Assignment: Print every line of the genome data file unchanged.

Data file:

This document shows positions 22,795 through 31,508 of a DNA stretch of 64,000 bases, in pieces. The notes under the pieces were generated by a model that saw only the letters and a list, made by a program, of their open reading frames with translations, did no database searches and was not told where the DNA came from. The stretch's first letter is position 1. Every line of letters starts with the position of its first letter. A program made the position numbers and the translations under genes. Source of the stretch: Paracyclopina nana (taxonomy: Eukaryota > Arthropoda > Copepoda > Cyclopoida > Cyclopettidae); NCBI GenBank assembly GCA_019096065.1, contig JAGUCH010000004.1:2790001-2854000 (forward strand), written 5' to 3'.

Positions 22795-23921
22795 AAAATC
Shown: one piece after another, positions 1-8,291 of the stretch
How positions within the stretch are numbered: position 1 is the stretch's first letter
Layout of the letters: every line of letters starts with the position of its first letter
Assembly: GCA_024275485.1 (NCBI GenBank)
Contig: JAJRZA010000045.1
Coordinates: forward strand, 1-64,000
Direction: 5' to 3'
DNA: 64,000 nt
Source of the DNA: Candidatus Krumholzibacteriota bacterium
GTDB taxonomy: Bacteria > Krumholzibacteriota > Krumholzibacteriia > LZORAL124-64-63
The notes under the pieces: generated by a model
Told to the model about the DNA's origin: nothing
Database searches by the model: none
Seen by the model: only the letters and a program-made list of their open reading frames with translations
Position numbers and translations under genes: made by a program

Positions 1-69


This document shows positions 22,795 through 31,508 of a DNA stretch of 64,000 bases, in pieces. The notes under the pieces were generated by a model that saw only the letters and a list, made by a program, of their open reading frames with translations, did no database searches and was not told where the DNA came from. The stretch's first letter is position 1. Every line of letters starts with the position of its first letter. A program made the position numbers and the translations under genes. Source of the stretch: Paracyclopina nana (taxonomy: Eukaryota > Arthropoda > Copepoda > Cyclopoida > Cyclopettidae); NCBI GenBank assembly GCA_019096065.1, contig JAGUCH010000004.1:2790001-2854000 (forward strand), written 5' to 3'.

Positions 22795-23921
22795 AAAATC
Shown: one piece after another, positions 1-8,291 of the stretch
How positions within the stretch are numbered: position 1 is the stretch's first letter
Layout of the letters: every line of letters starts with the position of its first letter
Assembly: GCA_024275485.1 (NCBI GenBank)
Contig: JAJRZA010000045.1
Coordinates: forward strand, 1-64,000
Direction: 5' to 3'
DNA: 64,000 nt
Source of the DNA: Candidatus Krumholzibacteriota bacterium
GTDB taxonomy: Bacteria > Krumholzibacteriota > Krumholzibacteriia > LZORAL124-64-63
The notes under the pieces: generated by a model
Told to the model about the DNA's origin: nothing
Database searches by the model: none
Seen by the model: only the letters and a program-made list of their open reading frames with translations
Position numbers and translations under genes: made by a program

Positions 1-69